Ocean biology alters the chemical composition of sea spray in ways that influence their ability to form clouds over the ocean. That's the conclusion of a team of scientists using a new approach to study tiny atmospheric particles called aerosols that can influence climate by absorbing or reflecting sunlight and seeding clouds.
"After many decades of attempting to understand how the ocean impacts the atmosphere and clouds above it, it became clear a new approach was needed to investigate the complex ocean-atmosphere systemso moving the chemical complexity of the ocean to the laboratory represented a major advance that will enable many new studies to be performed," said Kimberly Prather, Distinguished Chair in Atmospheric Chemistry at the University of California, San Diego and director of the Center for Aerosol Impacts on Climate and the Environment, who led the team of more than 30 scientists involved in this project. They report their findings in the early, online edition of the Proceedings of the National Academy of Sciences the week of April 22.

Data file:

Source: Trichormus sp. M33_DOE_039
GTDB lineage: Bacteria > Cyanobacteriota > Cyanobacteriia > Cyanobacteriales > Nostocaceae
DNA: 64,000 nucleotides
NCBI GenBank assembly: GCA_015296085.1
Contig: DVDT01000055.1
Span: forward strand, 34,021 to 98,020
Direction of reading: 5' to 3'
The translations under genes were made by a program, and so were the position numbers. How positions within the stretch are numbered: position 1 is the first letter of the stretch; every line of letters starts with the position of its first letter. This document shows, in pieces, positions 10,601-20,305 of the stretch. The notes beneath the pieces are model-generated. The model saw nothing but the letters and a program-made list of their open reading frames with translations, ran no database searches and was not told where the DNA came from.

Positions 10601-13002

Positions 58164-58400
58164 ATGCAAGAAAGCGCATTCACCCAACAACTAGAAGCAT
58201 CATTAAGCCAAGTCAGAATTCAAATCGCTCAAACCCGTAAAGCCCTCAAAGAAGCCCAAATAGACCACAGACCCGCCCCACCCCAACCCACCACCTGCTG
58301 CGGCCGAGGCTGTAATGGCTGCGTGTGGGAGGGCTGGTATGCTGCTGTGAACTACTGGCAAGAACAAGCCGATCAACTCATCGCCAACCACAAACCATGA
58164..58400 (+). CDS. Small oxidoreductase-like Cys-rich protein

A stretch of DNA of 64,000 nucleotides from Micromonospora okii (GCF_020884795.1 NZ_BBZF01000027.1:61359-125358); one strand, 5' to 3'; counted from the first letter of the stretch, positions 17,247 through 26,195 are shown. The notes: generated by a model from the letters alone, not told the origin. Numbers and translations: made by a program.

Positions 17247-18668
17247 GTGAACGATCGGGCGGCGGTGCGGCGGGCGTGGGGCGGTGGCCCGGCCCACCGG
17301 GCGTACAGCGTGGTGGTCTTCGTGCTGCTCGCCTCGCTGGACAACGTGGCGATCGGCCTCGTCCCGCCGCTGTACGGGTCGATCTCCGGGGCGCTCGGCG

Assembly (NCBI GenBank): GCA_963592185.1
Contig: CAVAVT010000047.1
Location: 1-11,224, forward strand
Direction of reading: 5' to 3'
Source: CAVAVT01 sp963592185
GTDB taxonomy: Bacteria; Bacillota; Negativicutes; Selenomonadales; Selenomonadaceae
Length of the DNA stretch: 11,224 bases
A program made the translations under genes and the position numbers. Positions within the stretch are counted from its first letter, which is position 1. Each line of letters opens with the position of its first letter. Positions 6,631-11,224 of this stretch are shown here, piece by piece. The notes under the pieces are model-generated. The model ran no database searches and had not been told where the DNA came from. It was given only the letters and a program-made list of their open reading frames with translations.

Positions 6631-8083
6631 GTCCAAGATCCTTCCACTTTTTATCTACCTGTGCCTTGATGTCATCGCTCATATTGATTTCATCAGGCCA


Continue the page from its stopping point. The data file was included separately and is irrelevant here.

Tiny air bubbles form in the ocean when waves break and then rise to the surface and burst, releasing gases and aerosols into the atmosphere. This study demonstrates how sea spray aerosols come in a wide variety of sizes and shapes with chemical complexity ranging from simple salts to complex biological mixtures to bacterial cells.
For decades, scientists have been studying how their chemical make-up affects their ability to take up water, seed clouds, and react in the atmosphere. It is has been difficult to isolate and study marine aerosols in the real world, however, because aerosols from other sources overwhelm field measurements.
"Once the ocean-atmosphere system was isolated, we can systematically probe how changes in the seawater due to biological activity affect the composition and climate properties of the sea spray aerosol," said Prather, a professor in the Depar
|Contact: Susan Brown|
University of California - San Diego